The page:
Wednesday, April 9, 2014

Non al denaro non all'amore nè al cielo:
   La collina - The Hill

Dove se n'è andato Elmer
che di febbre si lasciò morire
Dov'è Herman bruciato in miniera.

Dove sono Bert e Tom
il primo ucciso in una rissa
e l'altro che uscì già morto di galera.

E cosa ne sarà di Charley
che cadde mentre lavorava
dal ponte volò e volò sulla strada.

Dormono, dormono sulla collina
dormono, dormono sulla collina.

Dove sono Ella e Kate
morte entrambe per errore
una di aborto, l'altra d'amore.

E Maggie uccisa in un bordello
dalle carezze di un animale
e Edith consumata da uno strano male.

E Lizzie che inseguì la vita
lontano, e dall'Inghilterra
fu riportata in questo palmo di terra.

Dormono, dormono sulla collina
dormono, dormono sulla collina.

Dove sono i generali
che si fregiarono nelle battaglie
con cimiteri di croci sul petto

dove i figli della guerra
partiti per un ideale
per una truffa, per un amore finito male

hanno rimandato a casa
le loro spoglie nelle barriere
legate strette perché sembrassero intere.

Dormono, dormono sulla collina
dormono, dormono sulla collina.

Dov'è Jones il suonatore
che fu sorpreso dai suoi novant'anni
e con la vita avrebbe ancora giocato.

Lui che offrì la faccia al vento
la gola al vino e mai un pensiero
non al denaro, non all'amore né al cielo.

Lui sì sembra di sentirlo
cianciare ancora delle porcate
mangiate in strada nelle ore sbagliate

sembra di sentirlo ancora
dire al mercante di liquore
"Tu che lo vendi cosa ti compri di migliore?"

La collina © 1971 Fabrizio De André/Giuseppe Bentivoglio/
Nicola Piovani


"The Hill" is the opening poem of The Spoon River Anthology and sets the stage for the book's 240 poems from 212 different characters that follow.

Where’d Elmer go,
who left himself to die of fever?
Where’s Herman, burned in a mine?

Where are Bert and Tom,
the first one killed in a brawl
and the other who got out of jail dead already?

And what of Charley,
who fell while working?
From a bridge he flew, flew onto the road.

They’re sleeping, they’re sleeping on the hill,
they’re sleeping, they’re sleeping on the hill.

Where are Ella and Kate,
both dead by mistake,
one from an abortion, the other of love?

And Maggie, killed in a brothel
by the caresses of a brute?
And Edith consumed by a strange illness?

And Lizzie who pursued life
far away, and from England
was carried back to this palm of earth?

They’re sleeping, they’re sleeping on the hill,
they’re sleeping, they’re sleeping on the hill.

Where are the generals,
who decorate themselves in the battles
with cemeteries of crosses on their chests?

Where the sons of the war,
departed for an ideal,
for a fraud, for a love that ended poorly?

They sent home
their remains in the barriers,
bound tight so they seemed of one piece.

They’re sleeping, they’re sleeping on the hill,
they’re sleeping, they’re sleeping on the hill.

Where is Jones the player,
who was surprised by his ninety years
and would still have played with life?

He who offered his face to the wind,
his throat to the wine, and never a thought
to money, to love, nor to heaven.

Yes, it seems one can hear him
still prattling on about the crap
eaten on the streets in the wrong hours.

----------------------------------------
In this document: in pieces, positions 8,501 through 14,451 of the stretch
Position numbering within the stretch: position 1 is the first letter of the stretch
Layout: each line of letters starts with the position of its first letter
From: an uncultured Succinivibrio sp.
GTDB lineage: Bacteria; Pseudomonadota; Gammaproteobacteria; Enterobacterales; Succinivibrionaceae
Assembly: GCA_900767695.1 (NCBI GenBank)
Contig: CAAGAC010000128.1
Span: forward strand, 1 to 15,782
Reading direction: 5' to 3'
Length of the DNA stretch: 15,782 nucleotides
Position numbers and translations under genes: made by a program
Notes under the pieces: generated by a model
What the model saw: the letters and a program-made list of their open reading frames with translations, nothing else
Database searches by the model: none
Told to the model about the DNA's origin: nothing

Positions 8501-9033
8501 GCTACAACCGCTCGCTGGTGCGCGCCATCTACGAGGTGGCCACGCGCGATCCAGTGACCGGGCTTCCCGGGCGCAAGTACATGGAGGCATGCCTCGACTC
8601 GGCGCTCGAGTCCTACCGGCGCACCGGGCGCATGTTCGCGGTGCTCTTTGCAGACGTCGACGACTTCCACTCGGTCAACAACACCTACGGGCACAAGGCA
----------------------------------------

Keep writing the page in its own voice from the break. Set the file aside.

It seems you can still hear him
saying to the liquor merchant,
“You who sell it, what do you buy for yourself that’s better?”

English translation © 2014 Dennis Criteser


Non al denaro non all'amore nè al cielo, released in 1971, is a concept album inspired by poems from The Spoon River Anthology by Edgar Lee Masters, published in 1915 and translated into Italian in 1943 by Fernanda Pivano. Each poem tells the story, as an epitaph, of one of the denizens of the fictional small town Spoon River. De André read and liked the book when he was 18, and when he re-read it years later was again struck by the relevance of the stories and the lives therein. He wanted to show, with the nine poems he chose, some aspects of life related to envy, love and the failure of science. The album was an immediate success upon its release.
The Hill – Edgar Lee Masters

Where are Elmer, Herman, Bert, Tom, and Charley,
The weak of will, the strong of arm, the clown, the boozer, the fighter?
All, all, are sleeping on the hill.

One passed in a fever,
One was burned in a mine,
One was killed in a brawl,
One died in jail,
One fell from a bridge toiling for children and wife--
All, all are sleeping, sleeping, sleeping on the hill.

Where are Ella, Kate, Mag, Lizzie, and Edith,
The tender heart, the simple soul, the loud, the proud, the happy one?--
All, all, are sleeping on the hill.

One died in shameful child-birth,
One of a thwarted love,
One at the hands of a brute in a brothel,
One of a broken pride, in a search for a heart's desire,
One after life in faraway London and Paris
Was brought to her little space by Ella and Kate and Mag--
All, all are sleeping, sleeping, sleeping on the hill.

Where are Uncle Issac and Aunt Emily,
And old Towny Kincaid and Sevigne Houghton,
And Major Walker who had talked
With venerable men of the revolution?--
All, all, are sleeping on the hill.

They brought them dead sons from the war,
And daughters whom life had crushed,
And their children fatherless, crying--
All, all are sleeping, sleeping, sleeping on the hill.

Where is old Fiddler Jones
Who played with life all his ninety years,
Braving the sleet with bared breast,
Drinking, rioting, thinking neither of wife nor kin,
Nor gold, nor love, nor heaven?
Lo! he babbles of the fish-frys of long ago,
Of the horse-races long ago at Clary's Grove,
Of what Abe Lincoln said
One time at Springfield.

Back to Album List         Back to Song List

No comments:

Post a Comment